The Rose Revolution One Year on
The Rose Revolution One Year on
Fenced In: Stabilising the Georgia-South Ossetia Separation Line
Fenced In: Stabilising the Georgia-South Ossetia Separation Line
Commentary / Europe & Central Asia 3 minutes

The Rose Revolution One Year on

One year ago, Mikhail Saakashvili led protesters through barricades around the Georgian Parliament and launched the fundamental movement of change the world has come to know as the “Rose Revolution”. A few weeks later, on 4 January 2004, he was given a tremendous popular mandate, receiving over 96% of the vote in a presidential poll notably more democratic than past elections.

The youngest president in Europe has ridden a wave of post-revolution euphoria over much of the past year, and the enthusiasm has spread outside Georgia as well. Saakashvili has successfully strengthened his country's ties with the European Union and the U.S. especially. An international donors' conference pledged close to $1 billion for Georgia in June. After scaling back assistance in 2003 out of disappointment at the slow pace of reform, the U.S. invited Georgia in 2004 to apply for the Millennium Challenge Account, which promises approximately a further half billion dollars worth of investments in the coming years. Georgia also secured U.S. support for new military assistance to train Georgian troops in peace-support operations.

But Saakashvili’s central pledge twelve months back was to restore Georgia’s territorial integrity. At a highly symbolic inaugural oath at the grave of David IV, creator of a united Georgia a millennium ago, Saakashvili stated this would be the priority of his presidency. His success in rapidly bringing the fractured country back together, however, has been decidedly mixed.

In Ajara, a breakaway region on the Black Sea, Saakashvili was successful despite initial international scepticism. Through a skilful mix of threatened force and imaginative diplomacy, he manoeuvred former Ajarian strongman Aslan Abashidze into peacefully releasing his thirteen-year grip on the province in May 2004. After a constitutional law on the status of Ajara was enacted, and elections to a local council were held, the region that had for over a decade been a thorn in Tbilisi's side, began to deliver custom and tax revenues to the capital. Economically and politically, Ajara has been fully reintegrated into Georgia's fold.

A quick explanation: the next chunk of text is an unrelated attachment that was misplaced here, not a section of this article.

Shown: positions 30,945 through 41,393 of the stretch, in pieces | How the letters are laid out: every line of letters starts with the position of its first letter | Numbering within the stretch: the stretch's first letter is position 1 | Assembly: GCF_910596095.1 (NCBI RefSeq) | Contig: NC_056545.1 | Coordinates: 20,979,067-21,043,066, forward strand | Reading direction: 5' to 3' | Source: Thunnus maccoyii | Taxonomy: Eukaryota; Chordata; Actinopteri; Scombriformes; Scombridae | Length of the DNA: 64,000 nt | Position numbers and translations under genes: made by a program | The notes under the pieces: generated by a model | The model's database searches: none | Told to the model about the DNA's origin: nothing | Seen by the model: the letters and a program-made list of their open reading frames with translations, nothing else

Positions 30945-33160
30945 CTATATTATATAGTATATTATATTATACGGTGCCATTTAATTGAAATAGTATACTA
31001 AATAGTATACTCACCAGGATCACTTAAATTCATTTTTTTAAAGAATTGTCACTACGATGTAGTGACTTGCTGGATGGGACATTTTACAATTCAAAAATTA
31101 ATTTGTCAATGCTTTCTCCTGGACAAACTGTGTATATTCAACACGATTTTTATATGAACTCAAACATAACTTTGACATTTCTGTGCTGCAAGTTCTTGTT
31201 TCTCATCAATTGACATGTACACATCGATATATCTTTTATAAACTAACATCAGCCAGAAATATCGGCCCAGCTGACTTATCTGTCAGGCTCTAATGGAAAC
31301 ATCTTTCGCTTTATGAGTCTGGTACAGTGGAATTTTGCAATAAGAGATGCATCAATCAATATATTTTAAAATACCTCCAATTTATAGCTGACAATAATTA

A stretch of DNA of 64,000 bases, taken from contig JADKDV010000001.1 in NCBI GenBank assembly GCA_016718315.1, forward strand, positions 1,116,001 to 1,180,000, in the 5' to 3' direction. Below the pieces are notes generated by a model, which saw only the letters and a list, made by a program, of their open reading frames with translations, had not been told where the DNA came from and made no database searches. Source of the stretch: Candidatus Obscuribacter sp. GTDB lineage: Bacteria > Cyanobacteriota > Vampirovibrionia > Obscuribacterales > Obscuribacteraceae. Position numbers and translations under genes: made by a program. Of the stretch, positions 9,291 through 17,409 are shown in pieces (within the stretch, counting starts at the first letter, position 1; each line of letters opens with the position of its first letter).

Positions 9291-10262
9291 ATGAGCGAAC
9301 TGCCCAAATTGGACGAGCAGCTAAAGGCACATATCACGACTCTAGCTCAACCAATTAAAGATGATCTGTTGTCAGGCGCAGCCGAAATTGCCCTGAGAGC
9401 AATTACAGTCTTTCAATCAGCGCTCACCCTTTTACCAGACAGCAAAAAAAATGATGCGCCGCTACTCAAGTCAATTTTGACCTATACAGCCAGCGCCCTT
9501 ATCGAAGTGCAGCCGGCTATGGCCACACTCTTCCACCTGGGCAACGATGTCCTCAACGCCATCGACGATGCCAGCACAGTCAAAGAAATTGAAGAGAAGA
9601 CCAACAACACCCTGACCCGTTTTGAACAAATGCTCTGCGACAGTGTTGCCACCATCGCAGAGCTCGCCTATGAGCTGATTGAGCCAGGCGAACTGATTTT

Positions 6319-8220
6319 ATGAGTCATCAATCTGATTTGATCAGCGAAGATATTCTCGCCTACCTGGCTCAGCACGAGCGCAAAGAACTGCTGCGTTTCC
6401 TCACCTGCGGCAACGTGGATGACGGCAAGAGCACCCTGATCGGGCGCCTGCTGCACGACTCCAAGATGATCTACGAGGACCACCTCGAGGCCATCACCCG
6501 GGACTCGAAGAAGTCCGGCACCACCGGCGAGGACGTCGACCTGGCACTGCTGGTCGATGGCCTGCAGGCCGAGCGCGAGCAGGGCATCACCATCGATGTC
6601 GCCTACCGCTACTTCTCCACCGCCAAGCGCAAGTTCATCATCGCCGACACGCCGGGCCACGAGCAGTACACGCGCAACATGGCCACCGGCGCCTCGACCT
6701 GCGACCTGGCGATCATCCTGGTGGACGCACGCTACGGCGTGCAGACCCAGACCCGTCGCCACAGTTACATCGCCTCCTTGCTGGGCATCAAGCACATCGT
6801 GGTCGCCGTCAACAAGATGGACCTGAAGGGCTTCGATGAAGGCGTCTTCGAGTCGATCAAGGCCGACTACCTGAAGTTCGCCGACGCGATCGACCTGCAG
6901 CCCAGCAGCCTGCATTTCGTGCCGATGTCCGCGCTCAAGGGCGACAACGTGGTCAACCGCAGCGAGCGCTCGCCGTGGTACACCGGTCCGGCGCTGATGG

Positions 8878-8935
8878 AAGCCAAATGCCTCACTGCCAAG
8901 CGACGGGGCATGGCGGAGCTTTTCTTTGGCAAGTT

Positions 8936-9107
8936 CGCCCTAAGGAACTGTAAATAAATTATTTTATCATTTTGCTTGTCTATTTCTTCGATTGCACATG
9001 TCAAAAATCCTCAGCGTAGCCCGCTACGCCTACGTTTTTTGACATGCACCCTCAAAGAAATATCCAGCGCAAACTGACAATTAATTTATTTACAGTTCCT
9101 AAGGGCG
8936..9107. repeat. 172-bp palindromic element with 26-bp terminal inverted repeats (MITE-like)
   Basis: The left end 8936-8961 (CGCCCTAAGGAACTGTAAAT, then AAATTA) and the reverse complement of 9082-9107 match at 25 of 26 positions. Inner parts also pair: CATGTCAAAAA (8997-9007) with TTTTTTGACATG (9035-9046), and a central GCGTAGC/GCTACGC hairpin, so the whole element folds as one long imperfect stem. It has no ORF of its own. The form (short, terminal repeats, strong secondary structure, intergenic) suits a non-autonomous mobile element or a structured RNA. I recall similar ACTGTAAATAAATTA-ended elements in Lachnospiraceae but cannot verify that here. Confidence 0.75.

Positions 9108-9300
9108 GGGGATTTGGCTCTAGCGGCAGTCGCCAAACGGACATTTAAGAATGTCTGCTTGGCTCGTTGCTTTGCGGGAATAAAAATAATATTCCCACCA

Saakashvili's bold designs have been far less successful in South Ossetia, a former autonomous region located in the north of the country, which seceded from Georgia in 1990, triggering a violent conflict. After closing a sprawling black market near the old administrative border between Georgia and South Ossetia, the Georgian administration expected the de facto South Ossetian government to collapse. Instead, separatist leaders solidified their positions and harnessed a new upsurge of popular support among the Ossetian people. The Georgian-South Ossetian zone of conflict became increasingly militarised, and in July and August 2004, exchanges of fire killed at least 22 people.

The revolutionary zeal that brought Saakashvili to power and helped him resolve the Ajara crisis so swiftly and bloodlessly failed to work its magic a second time; in fact, it put Georgia face to face with the spectre of a new war. The South Ossetians’ political and economic grievances could not be addressed by the sweep of Saakashvili’s Rose Revolution, so from bold bluster, Tbilisi was forced to turn to gradual steps: step by step confidence building measures and detailed political negotiations, rather than a quick fix.

Revolutionary ambitions also appear to have been tempered when Saakashvili's administration was confronted with a political crisis in the country's other self-declared independent region in Abkhazia in the west. On 3 October, the breakaway republic held presidential elections and swiftly brought a political crisis upon itself when the outgoing president of the region refused to recognise the opposition’s claim to victory, and the Abkhaz Supreme Court ruled for a new vote. The opposition leader still plans to take office on 6 December.

Perhaps showing he is moderating his revolutionary fervour, Saakashvili has resisted the temptation to get involved in the Abkhaz electoral dispute, and he has not tried to use the power vacuum to push for Abkhazia's reintegration into Georgia. The only critical public statement from Tbilisi on developments in Abkhazia condemned Russia for threatening to resort to "any means" to protect its own interests in the region. Tbilisi has continued to underline that it will resolve its differences with Abkhazia peacefully, through dialogue and offering economic incentives for re-integration. 

Saakashvili’s early rhetoric suggested he would try to pull off a quick hat trick and speedily bring Ajara, South Ossetia and Abkhazia all back under Tbilisi’s control, but he seems to have accepted along the way that not every goal comes easily. That the bloodshed in South Ossetia was contained and that Abkhazia is being given its breathing room shows he has learned bluff and bluster can only get you so far.

A year ago, Saakashvili showed the world he had the vision, energy and skill of a triumphant modern day revolutionary. He has now begun to refine this message, to define what steps are needed to build the needed trust and confidence among the Ossetian and Abkhaz people to resolve Georgia's territorial disputes peacefully. Saakashvili has at least four more years to create this legacy and establish himself as Georgia's great post-independence president: at least four more years to see if “Rose Diplomacy” can succeed where the Rose Revolution could not.


Former Program Director, Europe & Central Asia
Former Analyst, Caucasus

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